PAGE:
As a Brown student in the ’50s, you were here on a scholarship for writing. What was your general Brown experience like?
I went to Brown when I just turned 17. I was very young, and at that time of course the curriculum was different. A lot of required courses – but I went there in order to study writing, and so I was able to enroll in my freshman year in a couple of advanced writing courses. But I think I was competent as a writer, and I always got good grades, but I hadn’t had much experience in life yet. And I remember a writing professor, Charles Filbrich, who has since died, telling me that I needed to experience more before I became a writer, and I wasn’t sure at that time, at 17, 18 years old, what he meant. Of course, later, I experienced more; I did understand. But I dropped out of Brown at the end of my sophomore year, and that was not uncommon in the ’50s. I had a boyfriend who was two years older than I. I met him the day I arrived at Brown – he was a junior, and I was a freshman. And then when he graduated, he was headed out to California, and we got married and I dropped out of school and I didn’t go back … till I was in my 30s, till I was a wife, and then he went to law school and we had children, and a lot of things interrupted my education. But I was very happy at Brown and those years in the ’50s as a freshman and a sophomore. … The interesting thing is, in retrospect, that when I finished my sophomore year and told the school I would not be coming back because I was getting married, nobody, none of the people at the school, none of my teachers, not the dean in the dorm or anybody tried to dissuade me from that. “Oh congratulations, have a nice life” – and that saddens me now. I probably would not have been dissuaded, but I think it’s kind of sad it was okay for girls to give up their education and follow their boyfriend to whatever he was going to do and be supportive to his career at the expense of one’s own.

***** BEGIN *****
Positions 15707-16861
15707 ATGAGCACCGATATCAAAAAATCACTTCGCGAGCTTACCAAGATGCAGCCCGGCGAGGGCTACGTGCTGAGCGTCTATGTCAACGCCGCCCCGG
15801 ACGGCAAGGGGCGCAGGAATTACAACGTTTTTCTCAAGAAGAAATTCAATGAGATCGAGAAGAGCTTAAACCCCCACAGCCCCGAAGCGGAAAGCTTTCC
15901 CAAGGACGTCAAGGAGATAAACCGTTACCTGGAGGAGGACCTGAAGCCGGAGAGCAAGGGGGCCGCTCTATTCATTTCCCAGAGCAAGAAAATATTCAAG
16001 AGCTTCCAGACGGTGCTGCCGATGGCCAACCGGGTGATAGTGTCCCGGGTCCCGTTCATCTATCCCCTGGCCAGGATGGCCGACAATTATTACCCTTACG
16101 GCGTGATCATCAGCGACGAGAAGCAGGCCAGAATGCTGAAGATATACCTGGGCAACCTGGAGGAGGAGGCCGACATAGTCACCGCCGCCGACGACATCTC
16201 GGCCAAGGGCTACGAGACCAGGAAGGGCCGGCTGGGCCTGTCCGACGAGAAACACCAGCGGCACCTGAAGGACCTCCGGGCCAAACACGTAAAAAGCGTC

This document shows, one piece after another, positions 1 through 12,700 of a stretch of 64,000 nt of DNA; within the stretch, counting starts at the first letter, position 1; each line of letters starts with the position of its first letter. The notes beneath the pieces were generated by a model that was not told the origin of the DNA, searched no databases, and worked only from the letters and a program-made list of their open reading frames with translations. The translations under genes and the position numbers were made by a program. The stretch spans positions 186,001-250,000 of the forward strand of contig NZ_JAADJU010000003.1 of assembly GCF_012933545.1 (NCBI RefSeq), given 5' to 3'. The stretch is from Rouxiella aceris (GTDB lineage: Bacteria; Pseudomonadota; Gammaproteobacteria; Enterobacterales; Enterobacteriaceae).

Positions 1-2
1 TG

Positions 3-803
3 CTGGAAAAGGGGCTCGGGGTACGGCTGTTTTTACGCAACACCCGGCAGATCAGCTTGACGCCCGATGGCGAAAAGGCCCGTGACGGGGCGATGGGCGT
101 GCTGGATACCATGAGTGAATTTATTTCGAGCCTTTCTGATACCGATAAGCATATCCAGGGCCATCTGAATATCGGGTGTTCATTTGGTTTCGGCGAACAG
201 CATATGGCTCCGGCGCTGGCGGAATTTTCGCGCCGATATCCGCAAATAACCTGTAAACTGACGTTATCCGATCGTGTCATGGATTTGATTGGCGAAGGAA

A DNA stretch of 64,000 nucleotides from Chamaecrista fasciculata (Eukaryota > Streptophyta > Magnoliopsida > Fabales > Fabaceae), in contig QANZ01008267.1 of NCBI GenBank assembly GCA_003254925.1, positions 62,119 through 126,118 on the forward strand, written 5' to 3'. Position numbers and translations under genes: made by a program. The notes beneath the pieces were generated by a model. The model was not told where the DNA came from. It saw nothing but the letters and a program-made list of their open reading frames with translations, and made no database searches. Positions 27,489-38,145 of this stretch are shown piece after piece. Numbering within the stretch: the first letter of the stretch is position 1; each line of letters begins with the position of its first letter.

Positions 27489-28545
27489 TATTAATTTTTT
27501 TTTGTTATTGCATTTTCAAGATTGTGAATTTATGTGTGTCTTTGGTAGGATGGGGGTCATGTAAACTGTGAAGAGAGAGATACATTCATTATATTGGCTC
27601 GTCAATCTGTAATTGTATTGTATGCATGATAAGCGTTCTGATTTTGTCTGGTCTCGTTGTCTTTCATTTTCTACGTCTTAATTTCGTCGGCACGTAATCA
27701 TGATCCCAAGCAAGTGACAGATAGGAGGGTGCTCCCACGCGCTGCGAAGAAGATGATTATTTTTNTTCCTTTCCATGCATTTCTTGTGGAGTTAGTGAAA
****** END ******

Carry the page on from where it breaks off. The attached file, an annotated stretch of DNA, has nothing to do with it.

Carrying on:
What do you feel you’ve taken away from your Brown experience? How has it impacted your writing, if at all?
I don’
t think the courses I took in writing, though I enjoyed them and did well in them and learned from them, I don’t think they had much effect on me in the long run. I think what affected me was the literature. I was an English major and in those days I had to take, for example, math and political science and sociology and things that didn’t really interest me that much. I suppose I’m better for having done it, but I would have loved to have taken nothing but literature. Nonetheless, the courses I did take in literature served me very well. … When (children) say they want to be a writer, I tell them they should study literature, writing. I think that good writing arises out of a knowledge of good literature.

- Elizabeth Koh